How To Be A Landlord – Advanced Tips

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The rental market is booming and every landlord is winning! If you’re not winning as a landlord in this robust market, maybe this really isn’t your thing. If you are winning or want to win, now is the time to take it to the next level! If you’re a Mom and Pop business with 2 or 3 rental properties, this is the time to start thinking much bigger. You could be planning for 20, 30, or 50 rental properties.

Whether you are a beginning landlord, have some experience, or a lot of experience, you can always run your business more smoothly and for more profit. Having systems and sticking to them are the basics of how to be a landlord. Here’s a quick refresher:

  • Create a legal entity separate from yourself.
  • Follow landlord – tenant laws.
  • Establish and follow a tenant application process so you always have good tenants.
  • Establish and follow your own landlord- tenant policies. Tips: always enforce late fees and keep business hours for nonemergency phone calls.
  • Resolve conflicts promptly to avoid rent being withheld or tenants moving out without giving notice.
  • Manage and maintain your investment properties to assure future success and attract quality tenants.

Determining Your Rent Price

An advanced tip for how to be a landlord means collecting the most rent that you can along with maximizing occupancy. This begins by investing in the right rental properties. Many investors get started by renting their previous home, inheriting a home, or coming upon a deal too good to pass up. But none of those will bring you up to a professional level controlling 30 or 50 rental units.

Landlords must know market rental rates and infrastructure. You need to match the property type to the location. That’s why there are zoning regulations. A condominium next to a high-rise office building can be a profitable rental. But a single-family home grandfathered in-between two skyscrapers isn’t a good investment decision. Neither is the most expensive home in the neighborhood. However, a well maintained home that is the least expensive in the neighborhood will appreciate in value and rent more than the most expensive homes in the same neighborhood.

You also want to know the tenants you are targeting and the infrastructure they desire. This means the schools, shopping, restaurants, entertainment, medical, transportation, etc. You’ll learn a lot of this just by driving and walking around. But doing a door-to-door survey is an advanced tip for how to be a landlord.

A survey is how you learn the “rent range” for the neighborhood. You can also learn about the people that rent in the neighborhood. You don’t need an expensive marketing/survey specialist. You just need to knock on doors and ask the right questions. You want to know what people are now paying and might be willing to pay for rents in the area. This means learning how long a person has been renting the same house. Long time renters are paying less. Those new to the neighborhood should be paying more. If the newbies are paying less, you’re in the wrong neighborhood.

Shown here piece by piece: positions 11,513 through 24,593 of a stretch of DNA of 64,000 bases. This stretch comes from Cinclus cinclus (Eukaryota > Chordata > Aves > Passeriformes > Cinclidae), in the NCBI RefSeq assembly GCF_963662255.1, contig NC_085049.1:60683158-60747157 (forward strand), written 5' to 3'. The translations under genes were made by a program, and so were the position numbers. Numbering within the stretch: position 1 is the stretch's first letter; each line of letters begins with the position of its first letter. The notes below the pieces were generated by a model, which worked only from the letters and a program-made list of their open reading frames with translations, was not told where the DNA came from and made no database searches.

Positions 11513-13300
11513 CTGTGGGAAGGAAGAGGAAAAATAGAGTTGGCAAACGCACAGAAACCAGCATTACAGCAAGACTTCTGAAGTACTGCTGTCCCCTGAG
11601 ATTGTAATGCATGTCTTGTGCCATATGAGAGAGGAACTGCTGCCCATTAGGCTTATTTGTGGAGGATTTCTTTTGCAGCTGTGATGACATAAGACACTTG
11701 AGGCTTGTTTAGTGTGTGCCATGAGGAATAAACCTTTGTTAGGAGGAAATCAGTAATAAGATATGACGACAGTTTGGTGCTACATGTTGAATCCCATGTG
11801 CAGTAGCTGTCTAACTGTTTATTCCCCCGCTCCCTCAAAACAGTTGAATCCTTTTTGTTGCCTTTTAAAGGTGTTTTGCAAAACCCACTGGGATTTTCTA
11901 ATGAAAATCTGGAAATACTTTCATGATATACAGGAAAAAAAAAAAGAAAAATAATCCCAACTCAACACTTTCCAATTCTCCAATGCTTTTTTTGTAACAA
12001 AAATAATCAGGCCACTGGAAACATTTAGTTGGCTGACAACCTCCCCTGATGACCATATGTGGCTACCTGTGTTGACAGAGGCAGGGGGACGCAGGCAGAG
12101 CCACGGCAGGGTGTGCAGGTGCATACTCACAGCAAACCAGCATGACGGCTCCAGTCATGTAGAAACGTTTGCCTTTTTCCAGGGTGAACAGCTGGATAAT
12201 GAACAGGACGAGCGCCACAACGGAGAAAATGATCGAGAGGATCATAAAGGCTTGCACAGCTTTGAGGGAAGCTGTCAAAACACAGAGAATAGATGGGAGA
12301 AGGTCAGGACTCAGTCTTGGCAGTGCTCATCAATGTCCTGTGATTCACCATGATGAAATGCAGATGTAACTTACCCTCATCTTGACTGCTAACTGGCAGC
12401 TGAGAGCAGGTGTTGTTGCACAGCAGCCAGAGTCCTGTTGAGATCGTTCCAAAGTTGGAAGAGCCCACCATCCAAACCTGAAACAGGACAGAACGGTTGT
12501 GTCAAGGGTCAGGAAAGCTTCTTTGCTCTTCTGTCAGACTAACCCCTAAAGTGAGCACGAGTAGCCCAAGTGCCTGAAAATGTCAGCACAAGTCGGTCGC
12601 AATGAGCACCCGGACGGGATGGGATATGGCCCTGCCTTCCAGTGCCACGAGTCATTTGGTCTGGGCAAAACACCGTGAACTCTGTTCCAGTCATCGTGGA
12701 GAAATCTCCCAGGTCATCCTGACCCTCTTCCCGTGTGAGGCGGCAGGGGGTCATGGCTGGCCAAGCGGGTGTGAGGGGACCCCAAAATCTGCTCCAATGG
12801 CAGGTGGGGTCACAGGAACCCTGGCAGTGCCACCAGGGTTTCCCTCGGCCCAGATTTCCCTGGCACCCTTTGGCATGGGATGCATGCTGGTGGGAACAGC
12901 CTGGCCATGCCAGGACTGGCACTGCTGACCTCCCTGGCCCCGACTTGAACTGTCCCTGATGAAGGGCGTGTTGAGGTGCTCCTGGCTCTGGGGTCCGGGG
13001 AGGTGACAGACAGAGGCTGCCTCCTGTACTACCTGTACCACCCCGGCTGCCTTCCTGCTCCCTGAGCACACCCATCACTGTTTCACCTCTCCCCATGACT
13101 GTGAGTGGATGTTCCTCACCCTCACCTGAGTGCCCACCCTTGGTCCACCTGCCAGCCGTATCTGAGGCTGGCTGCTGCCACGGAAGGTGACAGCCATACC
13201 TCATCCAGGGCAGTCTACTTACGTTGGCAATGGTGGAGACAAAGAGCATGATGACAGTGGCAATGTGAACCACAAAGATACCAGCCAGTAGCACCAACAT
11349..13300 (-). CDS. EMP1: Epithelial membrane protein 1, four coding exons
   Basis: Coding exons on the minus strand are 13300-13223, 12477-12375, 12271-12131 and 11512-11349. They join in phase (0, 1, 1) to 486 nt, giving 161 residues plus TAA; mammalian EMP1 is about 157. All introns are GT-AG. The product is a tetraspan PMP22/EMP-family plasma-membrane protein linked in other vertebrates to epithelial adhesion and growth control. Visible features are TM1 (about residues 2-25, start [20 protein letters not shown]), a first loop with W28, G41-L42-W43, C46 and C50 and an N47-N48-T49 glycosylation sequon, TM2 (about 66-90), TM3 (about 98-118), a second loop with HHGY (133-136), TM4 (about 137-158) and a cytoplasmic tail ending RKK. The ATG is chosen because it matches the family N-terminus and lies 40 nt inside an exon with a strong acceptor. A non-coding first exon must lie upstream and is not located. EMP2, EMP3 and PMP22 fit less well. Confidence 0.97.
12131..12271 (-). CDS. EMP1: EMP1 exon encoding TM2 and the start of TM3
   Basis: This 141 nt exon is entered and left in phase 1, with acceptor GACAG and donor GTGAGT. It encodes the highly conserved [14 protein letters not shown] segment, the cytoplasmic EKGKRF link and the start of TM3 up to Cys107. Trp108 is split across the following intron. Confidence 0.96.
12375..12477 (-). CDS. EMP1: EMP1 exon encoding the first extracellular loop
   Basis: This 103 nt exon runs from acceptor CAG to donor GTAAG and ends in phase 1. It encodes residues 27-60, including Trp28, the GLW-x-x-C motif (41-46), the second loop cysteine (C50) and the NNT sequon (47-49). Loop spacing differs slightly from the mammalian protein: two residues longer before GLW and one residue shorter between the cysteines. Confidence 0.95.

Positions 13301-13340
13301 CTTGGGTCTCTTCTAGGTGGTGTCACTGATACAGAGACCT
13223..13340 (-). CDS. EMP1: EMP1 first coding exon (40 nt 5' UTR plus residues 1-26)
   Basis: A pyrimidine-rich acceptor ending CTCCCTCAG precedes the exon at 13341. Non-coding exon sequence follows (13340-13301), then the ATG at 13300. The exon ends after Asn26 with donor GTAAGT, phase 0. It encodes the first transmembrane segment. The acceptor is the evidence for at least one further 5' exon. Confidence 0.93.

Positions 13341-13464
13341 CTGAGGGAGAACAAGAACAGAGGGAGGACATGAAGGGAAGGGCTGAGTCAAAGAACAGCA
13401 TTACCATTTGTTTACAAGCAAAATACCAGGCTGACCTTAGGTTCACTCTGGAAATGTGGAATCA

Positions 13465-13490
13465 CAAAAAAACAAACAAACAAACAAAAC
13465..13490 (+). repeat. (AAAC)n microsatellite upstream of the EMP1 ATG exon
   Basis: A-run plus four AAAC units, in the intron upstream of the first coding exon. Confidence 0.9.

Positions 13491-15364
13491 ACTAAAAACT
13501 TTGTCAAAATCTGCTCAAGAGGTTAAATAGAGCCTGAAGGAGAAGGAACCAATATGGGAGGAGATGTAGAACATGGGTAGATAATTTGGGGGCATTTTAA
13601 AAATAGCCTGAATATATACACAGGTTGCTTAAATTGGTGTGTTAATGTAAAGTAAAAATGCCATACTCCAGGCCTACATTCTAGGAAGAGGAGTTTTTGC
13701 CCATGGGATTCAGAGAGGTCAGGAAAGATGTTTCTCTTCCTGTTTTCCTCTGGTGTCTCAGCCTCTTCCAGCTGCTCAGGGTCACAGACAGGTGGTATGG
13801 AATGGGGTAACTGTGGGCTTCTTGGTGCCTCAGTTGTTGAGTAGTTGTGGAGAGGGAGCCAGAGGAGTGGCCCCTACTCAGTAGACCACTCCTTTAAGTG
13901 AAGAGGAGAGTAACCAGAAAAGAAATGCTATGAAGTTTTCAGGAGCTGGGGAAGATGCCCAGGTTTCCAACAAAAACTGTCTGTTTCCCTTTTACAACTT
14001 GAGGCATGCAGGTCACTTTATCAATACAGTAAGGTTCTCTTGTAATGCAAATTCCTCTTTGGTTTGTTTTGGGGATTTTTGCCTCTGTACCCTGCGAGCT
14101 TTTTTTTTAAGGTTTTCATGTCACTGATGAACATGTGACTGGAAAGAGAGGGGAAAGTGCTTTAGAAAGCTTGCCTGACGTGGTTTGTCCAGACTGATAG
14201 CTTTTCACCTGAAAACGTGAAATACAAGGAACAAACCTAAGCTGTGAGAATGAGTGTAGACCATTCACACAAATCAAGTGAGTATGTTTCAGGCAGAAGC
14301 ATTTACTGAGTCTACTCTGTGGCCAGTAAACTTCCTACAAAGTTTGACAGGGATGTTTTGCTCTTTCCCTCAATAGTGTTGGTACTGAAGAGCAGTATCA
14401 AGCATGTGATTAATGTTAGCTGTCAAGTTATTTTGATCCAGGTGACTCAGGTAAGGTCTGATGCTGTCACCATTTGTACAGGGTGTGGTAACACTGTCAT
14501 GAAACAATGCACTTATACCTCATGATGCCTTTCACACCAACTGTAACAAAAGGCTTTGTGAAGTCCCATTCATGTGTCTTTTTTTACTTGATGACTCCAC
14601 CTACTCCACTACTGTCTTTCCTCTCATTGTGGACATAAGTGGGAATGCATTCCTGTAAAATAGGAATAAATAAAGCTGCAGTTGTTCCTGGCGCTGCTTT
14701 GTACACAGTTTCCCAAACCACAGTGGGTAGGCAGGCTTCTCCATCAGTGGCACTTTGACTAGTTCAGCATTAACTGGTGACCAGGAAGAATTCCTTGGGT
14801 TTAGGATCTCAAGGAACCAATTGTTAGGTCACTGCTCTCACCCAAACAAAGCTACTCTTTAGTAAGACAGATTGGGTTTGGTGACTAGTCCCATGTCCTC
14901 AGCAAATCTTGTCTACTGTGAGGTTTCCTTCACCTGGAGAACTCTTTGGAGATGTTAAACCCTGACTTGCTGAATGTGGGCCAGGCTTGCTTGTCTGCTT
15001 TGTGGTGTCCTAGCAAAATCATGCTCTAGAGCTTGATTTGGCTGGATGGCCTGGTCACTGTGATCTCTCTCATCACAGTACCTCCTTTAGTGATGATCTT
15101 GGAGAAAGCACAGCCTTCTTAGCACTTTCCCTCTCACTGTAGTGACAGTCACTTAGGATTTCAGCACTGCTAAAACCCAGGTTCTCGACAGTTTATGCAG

Do the survey when people are expected to be home. In the evenings or Saturday mornings. Use this simple script:

“Hi, I’m an investor in the area and I’m looking to rent out a house nearby. I was wondering if you might be able to share with me how much folks in this neighborhood pay for rent? I’d also be interested in anything else you want to share about the neighborhood? Especially what you know about local businesses and amenities.”

Take notes about the condition and the approximate square footage. Ask about the number of baths and bedrooms. The standard MLS listing is a good example of information to collect.

Cash on Cash Calculation

This is another advanced tip for how to be a landlord. The cash on cash return calculates the return on investment of an income property. The cash on cash return only takes into account the actual cash invested in the property’s purchase (but accounts for debt service).

If you purchase a property using 80% borrowed money and 20% cash, the cash on cash return metric only uses the 20% cash as the denominator. The formula for calculating the cash on cash return is:

Cash on Cash Return = (Annual Pre-tax Cash Flow ÷ Actual Cash Invested) X 100

Calculating the Pre-tax cash flow:

Annual Gross Rents + Other Income – Vacancy – Operating Expenses – Debt Service

The total cash investment is all the cash that you pay out to make your rental property operational. It does not include borrowed money. Cash investment typically includes the amount of money paid to purchase it, closing costs, rehab costs, and loan fees. Be careful with loan fees. Include these if you paid them in cash. Exclude them if the fees were rolled into the loan. Your monthly mortgage cost is the debt service subtracted out of gross rent. This is a value based investing calculation. It doesn’t take into account asset appreciation.

Other rental analysis includes Rental Income and Cash Flow, Vacancy and Occupancy Rates, Cap Rate, and Comparative Market Analysis. You want to be familiar with all these advanced tips for how to be a landlord.

By Wendy Patton

For more than 30 years, I’ve used the Sandwich Lease Option System to earn myself and my students millions of dollars. From my experience, I know there is plenty of room and opportunity in the real estate investment market for everyone wanting to participate to find profitable deals. It’s because of that fact and my personal success that I share the Sandwich Lease Option System with others.

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